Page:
Mission Possible: Celebrating Women’s Strength and PersistencePosted on by
Over the weekend, I attended a women’s day event. The event’s speaker shared a personal story about her mother’s near fatal car accident and how on the day of the accident the doctors tried to prepare her family for the worst. Her mother’s prognosis for survival was bleak and if she survived, she would live in a vegetative state. Despite the doctor’s prognosis, ‘my mother defied the odds and today she is an active older adult,’ the speaker exclaimed as she pointed to her mother sitting in the audience. I turned and watched the speaker’s mother smile and blow kisses to her daughter and wave to the audience. Yes, the speaker’s mother was indeed a survivor of a nearly fatal accident over four decades ago. The doctors said she wouldn’t make it; nevertheless, she persisted through therapy and is alive today to tell her story.
The National Women’s History Project is celebrating this year’s National Women’s History Month with the theme, Nevertheless, She Persisted. This year’s theme reminds me of countless diverse American women who persisted and made great contributions to our nation’s history. First, there is Graciela Gil Olivarez, who was born during the 1930s and raised in a segregated community in Arizona. As a young adult, Olivarez developed a strong confidence in her abilities to learn. Years later a philanthropist asked Olivarez to counsel Mexican and Mexican American families in Phoenix to help lower juvenile delinquency and dropout rates. Olivarez’ work led to her appointment as Arizona’s state director of the Office of Economic Opportunity and later President Johnson appointed her as a member to the National Advisory Council on Economic Opportunity. In 1970, Graciela Gil Olivarez became the first Mexican American to graduate from Notre Dame University School of Law. Through her persistence, Olivarez became a law professor at University of New Mexico, chairperson of Mexican American Legal Defense Fund and the highest-ranking Mexican American woman in President Carter’s administration.
Another pioneer is Sally Ride, best known as the first American woman to take a spaceflight. Because of her persistence and being equipped with a doctorate in physics from Stanford University, she applied to the National Aeronautics and Space Administration (NASA) where she was selected as one of NASA’s first six female astronauts. On June 18, 1983, Sally Ride, PhD was launched on a spaceflight as a mission specialist. Dr. Ride paved the way for other women in human space exploration. She also served as a director of educational programs designed to encourage students—especially girls— to embrace the study of science, technology, engineering, and math (STEM). She developed an educational outreach program that enables students, teachers, and the public to learn about Earth from the unique perspective of space.
Facing sexism and personal challenges, Wilma Mankiller, persisted and in 1985, she became the first woman elected Principal Chief of Oklahoma-based Cherokee Nation. As a child, Mankiller’s family relocated from Oklahoma to San Francisco. It was during the 1960s in San Francisco she became involved in the civil rights movement and joined the Occupation of Alcatraz. In 1976, Mankiller decided to return to Oklahoma, bringing her experience and strong desires to help make life better for her people. Mankiller served as Cherokee’s highest leader and was instrumental to laying important foundations for the Nation’s economic and cultural status. In 1998, President Bill Clinton awarded Mankiller with the prestigious Medal of Freedom—the highest civilian award of the U.S.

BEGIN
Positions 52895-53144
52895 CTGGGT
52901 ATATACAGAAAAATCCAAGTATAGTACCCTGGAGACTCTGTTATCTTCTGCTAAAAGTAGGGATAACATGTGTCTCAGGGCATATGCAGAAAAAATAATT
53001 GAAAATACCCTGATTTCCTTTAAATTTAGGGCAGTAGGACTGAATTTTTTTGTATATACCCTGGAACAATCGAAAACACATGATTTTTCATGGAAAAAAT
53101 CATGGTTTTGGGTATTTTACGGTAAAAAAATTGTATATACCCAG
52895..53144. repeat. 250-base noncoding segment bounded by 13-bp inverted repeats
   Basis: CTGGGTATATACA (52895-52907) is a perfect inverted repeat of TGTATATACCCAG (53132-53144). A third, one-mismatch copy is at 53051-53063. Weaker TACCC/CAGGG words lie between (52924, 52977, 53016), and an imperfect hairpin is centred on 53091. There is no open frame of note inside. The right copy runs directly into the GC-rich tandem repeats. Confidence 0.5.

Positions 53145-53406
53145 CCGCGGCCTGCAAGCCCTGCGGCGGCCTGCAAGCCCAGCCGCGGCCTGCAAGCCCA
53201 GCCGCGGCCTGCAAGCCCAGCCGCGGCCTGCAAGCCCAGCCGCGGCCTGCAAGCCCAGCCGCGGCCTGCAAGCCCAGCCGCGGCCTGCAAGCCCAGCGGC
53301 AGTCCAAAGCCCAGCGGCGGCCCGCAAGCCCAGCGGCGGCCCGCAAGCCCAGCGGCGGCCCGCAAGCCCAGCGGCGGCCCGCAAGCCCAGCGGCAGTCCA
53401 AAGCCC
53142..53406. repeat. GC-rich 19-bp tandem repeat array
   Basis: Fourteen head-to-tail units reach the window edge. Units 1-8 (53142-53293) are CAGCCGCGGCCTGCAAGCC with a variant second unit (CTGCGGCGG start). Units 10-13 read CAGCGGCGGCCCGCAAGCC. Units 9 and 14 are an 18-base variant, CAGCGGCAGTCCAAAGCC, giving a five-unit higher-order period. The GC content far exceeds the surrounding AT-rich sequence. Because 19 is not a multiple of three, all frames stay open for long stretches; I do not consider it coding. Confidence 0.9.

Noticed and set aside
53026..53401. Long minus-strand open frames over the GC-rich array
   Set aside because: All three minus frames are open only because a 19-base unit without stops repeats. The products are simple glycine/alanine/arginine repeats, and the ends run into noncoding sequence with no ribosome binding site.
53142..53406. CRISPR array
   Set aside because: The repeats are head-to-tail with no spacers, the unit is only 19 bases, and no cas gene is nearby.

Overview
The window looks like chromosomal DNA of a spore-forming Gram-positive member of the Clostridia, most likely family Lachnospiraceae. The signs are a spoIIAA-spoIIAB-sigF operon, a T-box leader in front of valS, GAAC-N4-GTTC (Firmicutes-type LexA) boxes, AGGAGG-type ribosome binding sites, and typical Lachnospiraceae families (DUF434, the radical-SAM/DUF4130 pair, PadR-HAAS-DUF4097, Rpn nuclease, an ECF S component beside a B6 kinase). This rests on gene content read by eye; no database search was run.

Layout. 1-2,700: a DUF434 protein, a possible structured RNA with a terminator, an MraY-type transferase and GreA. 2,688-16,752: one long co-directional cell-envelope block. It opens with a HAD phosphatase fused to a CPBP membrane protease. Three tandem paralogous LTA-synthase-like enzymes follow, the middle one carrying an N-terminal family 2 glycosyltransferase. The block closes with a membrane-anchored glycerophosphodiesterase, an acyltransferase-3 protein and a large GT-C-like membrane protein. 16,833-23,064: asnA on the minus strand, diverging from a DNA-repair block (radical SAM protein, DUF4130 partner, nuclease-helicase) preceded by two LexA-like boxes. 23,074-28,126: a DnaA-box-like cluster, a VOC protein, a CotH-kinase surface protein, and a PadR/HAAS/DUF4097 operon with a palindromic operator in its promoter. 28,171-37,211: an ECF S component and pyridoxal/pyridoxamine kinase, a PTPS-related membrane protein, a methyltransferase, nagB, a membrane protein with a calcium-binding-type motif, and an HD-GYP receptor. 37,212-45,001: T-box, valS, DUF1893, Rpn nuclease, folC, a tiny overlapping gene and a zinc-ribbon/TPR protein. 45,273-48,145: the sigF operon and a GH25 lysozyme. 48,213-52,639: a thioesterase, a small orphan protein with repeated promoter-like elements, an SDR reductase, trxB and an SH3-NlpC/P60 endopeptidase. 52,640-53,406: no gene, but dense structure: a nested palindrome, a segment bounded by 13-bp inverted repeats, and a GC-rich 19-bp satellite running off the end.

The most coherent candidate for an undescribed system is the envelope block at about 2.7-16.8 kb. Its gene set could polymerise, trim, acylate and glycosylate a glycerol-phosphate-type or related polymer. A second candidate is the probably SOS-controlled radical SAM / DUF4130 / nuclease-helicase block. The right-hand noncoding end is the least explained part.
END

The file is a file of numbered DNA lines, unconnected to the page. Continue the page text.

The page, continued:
Another forerunner who persisted is Vivian Pinn, MD. As a girl growing up in Lynchburg, Virginia during an era of segregation, Pinn knew she wanted to be a doctor although she did not know any women doctors. Helping to care for her grandparents and the heartbreaking memory of her mother’s doctor dismissing her complaints of pain and her mother later dying from bone cancer, was behind Pinn’s strong desire to be a doctor. With her family’s support, Pinn became the only woman in the University of Virginia medical class of 1967. She became the first African-American woman to chair an academic pathology department at Howard University College of Medicine, and in 1991, Pinn was named the first full-time director of Office of Research on Women’s Health at the National Institutes of Health.
These women have demonstrated their strength and persistence to overcome life challenges and achieve awesome accomplishments. They have also contributed to the mission of “healthy lives for everyone” possible through their work in science, law, medicine, and social justice.
Special thanks to Dr. Tucker for contributing this blog in recognition of Women’s History Month and as part of the celebration of the 30th anniversary commemoration of CDC’s Office of Minority Health and Health Equity. Our theme for the 30th anniversary commemoration is Mission: Possible. We believe “healthy lives for everyone” is possible and a goal that resonates in public health.
Who are the women in your life that demonstrate strength and persistence?
Marin, C. (2009). Graciela Gil Olivarez: Government Official, Attorney, Activist. Retrieved from http://azmemory.azlibrary.gov/cdm/ref/collection/rhcalt/id/15
National Aeronautics and Space Administration. (2014). Who was Sally Ride? Retrieved from https://www.nasa.gov/audience/forstudents/k-4/stories/nasa-knows/who-was-sally-ride-k4.html
Encyclopedia Britannica. (2018). Wilma Pearl Mankiller. Retrieved from https://www.britannica.com/biography/Wilma-Pearl-Mankiller
National Institutes of Health. Vivian Pinn, M.D. Retrieved from https://www.nlm.nih.gov/locallegends/Biographies/Pinn_Vivian.html